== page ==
Are tumor-associated antigens found only on the membrane of cancerous cells or just over-expressed on the membrane of carcinogenic cells?
In other words, are these antigens also found on healthy cells?
I'll answer a slightly different interpretation of the question, which is whether the proteins (epitopes, actually) that are presented by cancer cells are neoantigens (varieties of proteins that only occur in the cancer cell due to mutations) vs 'wild type' antigens that can be found in other non-cancerous cells, but are over-expressed (or improperly expressed) in the cancer cell.
For melanoma, some of the potentially most useful immune-system targets are 'normal' proteins that are over expressed in cancer cells and rarely expressed in non-cancer cells. These include cancer testis antigens, which are proteins normally mainly expressed in germ line cells, but are accidentally expressed on cancer cells and lead to these cells being targeted by t-cells. See (for instance) the paper Cancer testis antigen and immunotherapy, ImmunoTargets and therapy (2013), pp. 11-19. For non-small cell lung cancer, Analysis of GAGE, NY-ESO-1 and SP17 cancer/testis antigen expression in early stage non-small cell lung carcinoma.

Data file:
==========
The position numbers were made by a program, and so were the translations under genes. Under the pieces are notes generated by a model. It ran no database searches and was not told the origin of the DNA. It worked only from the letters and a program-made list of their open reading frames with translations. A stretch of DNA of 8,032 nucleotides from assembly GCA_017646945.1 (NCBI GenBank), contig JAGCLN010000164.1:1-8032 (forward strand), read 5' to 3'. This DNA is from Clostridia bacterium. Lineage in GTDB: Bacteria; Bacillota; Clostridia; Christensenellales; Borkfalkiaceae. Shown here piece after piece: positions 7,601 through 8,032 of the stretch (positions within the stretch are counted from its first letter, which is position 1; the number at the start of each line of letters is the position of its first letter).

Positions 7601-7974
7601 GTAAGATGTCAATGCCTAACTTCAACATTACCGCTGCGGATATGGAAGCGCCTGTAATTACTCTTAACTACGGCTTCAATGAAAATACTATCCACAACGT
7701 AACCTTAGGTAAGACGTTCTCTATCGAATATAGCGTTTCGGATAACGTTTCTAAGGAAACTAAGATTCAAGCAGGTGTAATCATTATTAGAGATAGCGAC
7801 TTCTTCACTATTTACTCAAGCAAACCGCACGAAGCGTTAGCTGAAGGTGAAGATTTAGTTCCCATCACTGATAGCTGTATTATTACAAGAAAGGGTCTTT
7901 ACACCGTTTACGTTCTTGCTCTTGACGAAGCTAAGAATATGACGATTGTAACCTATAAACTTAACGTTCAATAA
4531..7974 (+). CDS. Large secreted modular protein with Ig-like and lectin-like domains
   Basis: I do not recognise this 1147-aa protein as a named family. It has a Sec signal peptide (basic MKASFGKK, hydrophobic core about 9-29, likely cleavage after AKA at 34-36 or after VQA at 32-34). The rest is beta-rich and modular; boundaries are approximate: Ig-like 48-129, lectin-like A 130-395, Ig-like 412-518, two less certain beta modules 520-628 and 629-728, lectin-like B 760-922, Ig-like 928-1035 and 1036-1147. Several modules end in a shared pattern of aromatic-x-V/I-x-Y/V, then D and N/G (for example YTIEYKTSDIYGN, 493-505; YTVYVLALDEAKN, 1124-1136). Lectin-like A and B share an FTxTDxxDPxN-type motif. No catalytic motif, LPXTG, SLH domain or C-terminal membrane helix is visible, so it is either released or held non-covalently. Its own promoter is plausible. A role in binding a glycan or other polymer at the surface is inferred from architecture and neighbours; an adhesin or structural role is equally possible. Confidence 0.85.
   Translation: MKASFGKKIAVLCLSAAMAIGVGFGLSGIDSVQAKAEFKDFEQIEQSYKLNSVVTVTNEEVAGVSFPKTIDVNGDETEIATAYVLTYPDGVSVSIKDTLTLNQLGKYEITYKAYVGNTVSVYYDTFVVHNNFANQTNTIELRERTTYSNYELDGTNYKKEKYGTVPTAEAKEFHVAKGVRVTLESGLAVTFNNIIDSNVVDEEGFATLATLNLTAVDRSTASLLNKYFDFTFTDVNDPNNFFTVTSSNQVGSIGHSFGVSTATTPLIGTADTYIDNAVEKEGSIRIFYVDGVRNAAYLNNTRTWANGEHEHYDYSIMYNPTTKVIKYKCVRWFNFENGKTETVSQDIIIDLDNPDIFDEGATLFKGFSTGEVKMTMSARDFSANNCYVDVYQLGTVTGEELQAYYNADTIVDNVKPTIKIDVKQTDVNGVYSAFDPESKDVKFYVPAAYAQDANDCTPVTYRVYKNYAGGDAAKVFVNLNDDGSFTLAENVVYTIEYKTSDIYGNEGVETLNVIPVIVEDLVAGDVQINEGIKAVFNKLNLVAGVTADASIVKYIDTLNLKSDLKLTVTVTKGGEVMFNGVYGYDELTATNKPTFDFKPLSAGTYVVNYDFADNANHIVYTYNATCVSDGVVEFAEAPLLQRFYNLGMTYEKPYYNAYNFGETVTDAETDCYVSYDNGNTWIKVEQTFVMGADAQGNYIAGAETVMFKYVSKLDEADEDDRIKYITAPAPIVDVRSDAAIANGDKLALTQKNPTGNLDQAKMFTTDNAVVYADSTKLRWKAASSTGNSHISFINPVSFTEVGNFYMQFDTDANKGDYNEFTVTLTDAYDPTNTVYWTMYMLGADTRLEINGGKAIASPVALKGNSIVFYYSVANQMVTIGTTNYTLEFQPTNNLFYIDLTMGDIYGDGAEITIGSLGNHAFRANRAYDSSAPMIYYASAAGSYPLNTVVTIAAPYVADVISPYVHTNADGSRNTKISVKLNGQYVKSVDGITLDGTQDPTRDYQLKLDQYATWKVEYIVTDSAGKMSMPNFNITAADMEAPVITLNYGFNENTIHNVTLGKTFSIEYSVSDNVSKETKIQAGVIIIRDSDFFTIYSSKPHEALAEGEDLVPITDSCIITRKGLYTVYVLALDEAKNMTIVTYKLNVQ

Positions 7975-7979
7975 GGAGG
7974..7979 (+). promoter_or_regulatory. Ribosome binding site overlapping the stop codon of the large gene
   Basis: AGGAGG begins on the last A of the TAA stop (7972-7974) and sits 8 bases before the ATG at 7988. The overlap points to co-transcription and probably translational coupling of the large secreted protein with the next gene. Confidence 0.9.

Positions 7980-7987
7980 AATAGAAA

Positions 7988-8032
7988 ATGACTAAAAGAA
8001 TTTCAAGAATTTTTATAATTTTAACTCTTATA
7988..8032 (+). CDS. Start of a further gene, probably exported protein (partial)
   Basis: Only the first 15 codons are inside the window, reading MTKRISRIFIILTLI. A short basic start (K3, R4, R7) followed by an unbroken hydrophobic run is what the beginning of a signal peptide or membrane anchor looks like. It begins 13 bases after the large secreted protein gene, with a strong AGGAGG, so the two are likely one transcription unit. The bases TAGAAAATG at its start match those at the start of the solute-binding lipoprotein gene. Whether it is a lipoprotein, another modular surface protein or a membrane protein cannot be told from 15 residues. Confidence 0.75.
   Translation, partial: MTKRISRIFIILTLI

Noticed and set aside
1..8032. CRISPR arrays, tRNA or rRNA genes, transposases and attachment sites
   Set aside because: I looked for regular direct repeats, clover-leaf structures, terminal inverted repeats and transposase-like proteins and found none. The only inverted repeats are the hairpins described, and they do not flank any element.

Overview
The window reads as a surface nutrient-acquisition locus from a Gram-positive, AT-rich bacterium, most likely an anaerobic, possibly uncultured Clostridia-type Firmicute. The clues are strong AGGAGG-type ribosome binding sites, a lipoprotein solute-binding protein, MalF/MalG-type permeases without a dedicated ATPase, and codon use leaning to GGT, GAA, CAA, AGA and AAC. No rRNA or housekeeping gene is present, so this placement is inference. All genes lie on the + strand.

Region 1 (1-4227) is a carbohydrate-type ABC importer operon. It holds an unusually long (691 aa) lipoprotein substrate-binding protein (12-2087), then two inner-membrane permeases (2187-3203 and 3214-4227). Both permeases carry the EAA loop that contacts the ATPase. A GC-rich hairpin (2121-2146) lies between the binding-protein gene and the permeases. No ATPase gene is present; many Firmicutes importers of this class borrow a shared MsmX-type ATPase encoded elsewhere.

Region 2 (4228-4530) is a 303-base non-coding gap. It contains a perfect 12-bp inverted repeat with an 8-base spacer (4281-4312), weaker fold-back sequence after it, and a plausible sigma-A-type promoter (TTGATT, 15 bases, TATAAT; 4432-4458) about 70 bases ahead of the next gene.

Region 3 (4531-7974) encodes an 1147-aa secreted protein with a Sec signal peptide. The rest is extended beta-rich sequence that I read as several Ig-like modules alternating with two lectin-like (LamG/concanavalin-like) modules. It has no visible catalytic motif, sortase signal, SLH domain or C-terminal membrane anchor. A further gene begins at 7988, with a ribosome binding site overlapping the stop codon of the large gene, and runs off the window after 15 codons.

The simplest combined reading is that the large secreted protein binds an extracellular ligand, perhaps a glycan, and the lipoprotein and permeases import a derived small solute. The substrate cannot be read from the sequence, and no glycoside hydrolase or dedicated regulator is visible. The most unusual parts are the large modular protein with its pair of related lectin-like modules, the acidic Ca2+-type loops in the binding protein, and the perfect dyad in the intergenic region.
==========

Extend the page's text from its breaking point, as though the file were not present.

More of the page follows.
Carcinogenic tumor associated antigens correspond to any peptide chain (antigen) which triggers an immune response from the host. This means that they can be found anywhere inside, at the membrane, and outside of the cell: inside the cell (intracellular), at the cellular membrane and exposed to the extracellular environment, or even secreted.
Depending on the oncogene, they can be also eventually be over-expressed (anywhere there are supposed to be, including the membrane of cells).